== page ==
A ryokan managed by soba restaurant Takimikan, which serves handmade soba made from Obanazawa buckwheat. The ryokan offers bathing in their hot spring along with a lunch meal. The open-air bath boasts an amazing view of the area.

Address: Yamagata, Obanazawa, Ginzanshinhata 522
Price: Soba Teishoku 2000 yen, Soba Zen 3500 yen, Takimi Miraku 3500 yen *includes consumption tax and bath tax


A popular foot bath spot at the entrance of the hot spring town. Hot water from the source is used directly. Visitors can enjoy a view of the Ginzan River while relaxing.

Address: Yamagata, Obanazawa, Ginzanshinhata
Price: Free

Recommended Lodgings at Ginzan Onsen

ginzan onsen

Picture courtesy of Ginzan Onsen Tourist Information Center

Senkyo no Yado Ginzanso

Some guest rooms at this ryokan boast outdoor baths. In addition to an inside bath and open-air bath, they also have a popular shallow bathtub called "neyu" where you can lie down and relax.

Address: Yamagata, Obanazawa, Ginzanshinhata 85

Ginzanso Discount Reservation

Notoya Ryokan

notoya ryokan

Notoya Ryokan is a magnificent work of wooden architecture, complete with a profound and warm interior. The outside looks almost as if time stopped moving long ago. The facility boasts an outside bath, an open-air bath with a view of the Hakugin-no-Taki waterfall, as well as a Doukutsu (cave) bath that can be used as a private bath.

Address: Yamagata, Obanazawa, Ginzanshinhata 446
Website: (Japanese)


Fujiya is the most modern-style ryokan at Ginzan Onsen. There are five different types of baths, from the Hiba (*1) baths and the underground baths, to the rock baths, bamboo baths, and semi-open-air baths. All baths are private, so you will be able to relax with the whole bath to yourself.

*1 Hiba: the leaves of a Hinoki (Japanese cypress).

Address: Yamagata, Obanazawa, Ginzanshinhata 443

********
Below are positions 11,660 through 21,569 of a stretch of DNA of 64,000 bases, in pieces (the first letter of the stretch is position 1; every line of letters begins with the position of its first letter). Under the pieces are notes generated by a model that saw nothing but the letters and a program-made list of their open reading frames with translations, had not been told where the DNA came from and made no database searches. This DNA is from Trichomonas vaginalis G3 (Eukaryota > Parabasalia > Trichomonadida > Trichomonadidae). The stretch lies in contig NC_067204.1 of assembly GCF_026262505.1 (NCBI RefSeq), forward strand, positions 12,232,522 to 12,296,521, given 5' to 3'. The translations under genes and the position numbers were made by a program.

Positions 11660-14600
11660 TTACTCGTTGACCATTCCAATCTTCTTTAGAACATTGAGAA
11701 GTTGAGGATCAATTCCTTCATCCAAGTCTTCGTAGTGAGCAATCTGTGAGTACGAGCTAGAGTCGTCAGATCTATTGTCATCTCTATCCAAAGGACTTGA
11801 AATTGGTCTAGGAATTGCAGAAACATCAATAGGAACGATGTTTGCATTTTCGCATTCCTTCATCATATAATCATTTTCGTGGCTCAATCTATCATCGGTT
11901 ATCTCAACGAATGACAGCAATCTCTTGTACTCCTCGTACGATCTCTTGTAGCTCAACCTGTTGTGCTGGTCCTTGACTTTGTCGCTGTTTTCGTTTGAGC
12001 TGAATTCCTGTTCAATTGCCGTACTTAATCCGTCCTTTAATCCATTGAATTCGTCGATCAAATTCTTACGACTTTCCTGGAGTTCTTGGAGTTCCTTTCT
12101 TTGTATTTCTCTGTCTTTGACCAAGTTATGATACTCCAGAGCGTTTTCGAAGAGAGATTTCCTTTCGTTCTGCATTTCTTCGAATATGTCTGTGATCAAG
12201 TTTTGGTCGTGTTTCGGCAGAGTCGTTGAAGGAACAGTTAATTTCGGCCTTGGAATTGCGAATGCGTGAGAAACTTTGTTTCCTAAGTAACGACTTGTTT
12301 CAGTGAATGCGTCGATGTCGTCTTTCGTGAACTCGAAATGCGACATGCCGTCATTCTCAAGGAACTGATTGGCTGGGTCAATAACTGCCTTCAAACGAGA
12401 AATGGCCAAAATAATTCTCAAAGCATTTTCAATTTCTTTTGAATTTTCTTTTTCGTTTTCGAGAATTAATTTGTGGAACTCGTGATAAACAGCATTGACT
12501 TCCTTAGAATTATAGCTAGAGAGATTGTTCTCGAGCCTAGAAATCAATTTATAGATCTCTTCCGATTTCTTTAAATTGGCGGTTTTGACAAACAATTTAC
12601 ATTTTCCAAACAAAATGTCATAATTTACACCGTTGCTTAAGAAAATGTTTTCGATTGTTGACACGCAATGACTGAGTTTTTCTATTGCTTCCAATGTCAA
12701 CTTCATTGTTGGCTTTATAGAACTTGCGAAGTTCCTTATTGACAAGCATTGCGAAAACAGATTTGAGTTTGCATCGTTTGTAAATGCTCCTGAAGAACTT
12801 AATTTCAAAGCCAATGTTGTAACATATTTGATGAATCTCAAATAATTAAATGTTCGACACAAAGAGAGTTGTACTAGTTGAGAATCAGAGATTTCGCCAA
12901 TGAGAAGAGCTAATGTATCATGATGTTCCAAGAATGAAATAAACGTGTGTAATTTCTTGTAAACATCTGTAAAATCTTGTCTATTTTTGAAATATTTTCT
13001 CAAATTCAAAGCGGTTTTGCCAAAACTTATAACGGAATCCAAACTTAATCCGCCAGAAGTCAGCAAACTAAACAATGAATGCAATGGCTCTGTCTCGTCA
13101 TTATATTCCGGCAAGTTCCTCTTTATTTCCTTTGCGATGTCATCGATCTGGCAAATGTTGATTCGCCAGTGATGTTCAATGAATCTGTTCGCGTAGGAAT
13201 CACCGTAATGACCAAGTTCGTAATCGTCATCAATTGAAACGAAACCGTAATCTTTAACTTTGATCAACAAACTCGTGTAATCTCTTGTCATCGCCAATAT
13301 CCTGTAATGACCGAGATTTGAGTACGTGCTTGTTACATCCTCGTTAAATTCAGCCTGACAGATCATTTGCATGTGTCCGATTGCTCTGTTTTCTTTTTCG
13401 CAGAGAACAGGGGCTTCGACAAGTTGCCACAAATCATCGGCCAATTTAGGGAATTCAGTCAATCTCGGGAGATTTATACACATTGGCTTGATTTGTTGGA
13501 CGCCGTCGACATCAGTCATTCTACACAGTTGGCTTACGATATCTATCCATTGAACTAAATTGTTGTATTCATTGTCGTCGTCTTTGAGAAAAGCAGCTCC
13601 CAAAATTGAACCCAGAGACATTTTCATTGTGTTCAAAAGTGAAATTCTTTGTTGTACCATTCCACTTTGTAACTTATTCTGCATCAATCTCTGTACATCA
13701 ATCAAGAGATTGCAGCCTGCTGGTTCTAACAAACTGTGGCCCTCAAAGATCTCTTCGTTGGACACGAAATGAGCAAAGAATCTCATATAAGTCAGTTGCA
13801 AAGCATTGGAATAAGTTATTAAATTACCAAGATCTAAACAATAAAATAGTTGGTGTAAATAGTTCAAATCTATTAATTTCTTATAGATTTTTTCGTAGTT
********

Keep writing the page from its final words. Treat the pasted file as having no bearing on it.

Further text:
What to Do at Ginzan Onsen


Picture courtesy of Ginzan Onsen Tourist Information Center

Ginzan Onsen offers attractions such as the Shirogane-no-Taki waterfall and Senshinkyo Valley, as well as a walking trail around some silver mine caves. After you've relaxed in the onsen, we recommend you take a walk to take in all the nature. *Entrance to the mountain area is unavailable from the first snow until May 4 when the area is opened.

Also, on every Saturday from May to October, visitors can enjoy watching Yamagata Hanagasa Odori - a public dance performance on the bridge in the center of the town.

Weather and What to Wear to Ginzan Onsen

It may be hot during the day in summer at Ginzan Onsen, but mornings and nights can get chilly, so you should bring a light coat with you. As the onsen town is located in the mountains, it will be cooler than Tokyo and Osaka.

The town is covered in snow from December to March, so be sure to bring warm clothes and protective garments, such as a down jacket or fleece.

*Information on transportation and fees are listed based on information from official websites. Main image from Pixta

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The MATCHA editorial department. Our articles feature useful travel information for visitors to Japan, from how-to guides to recommended places to visit.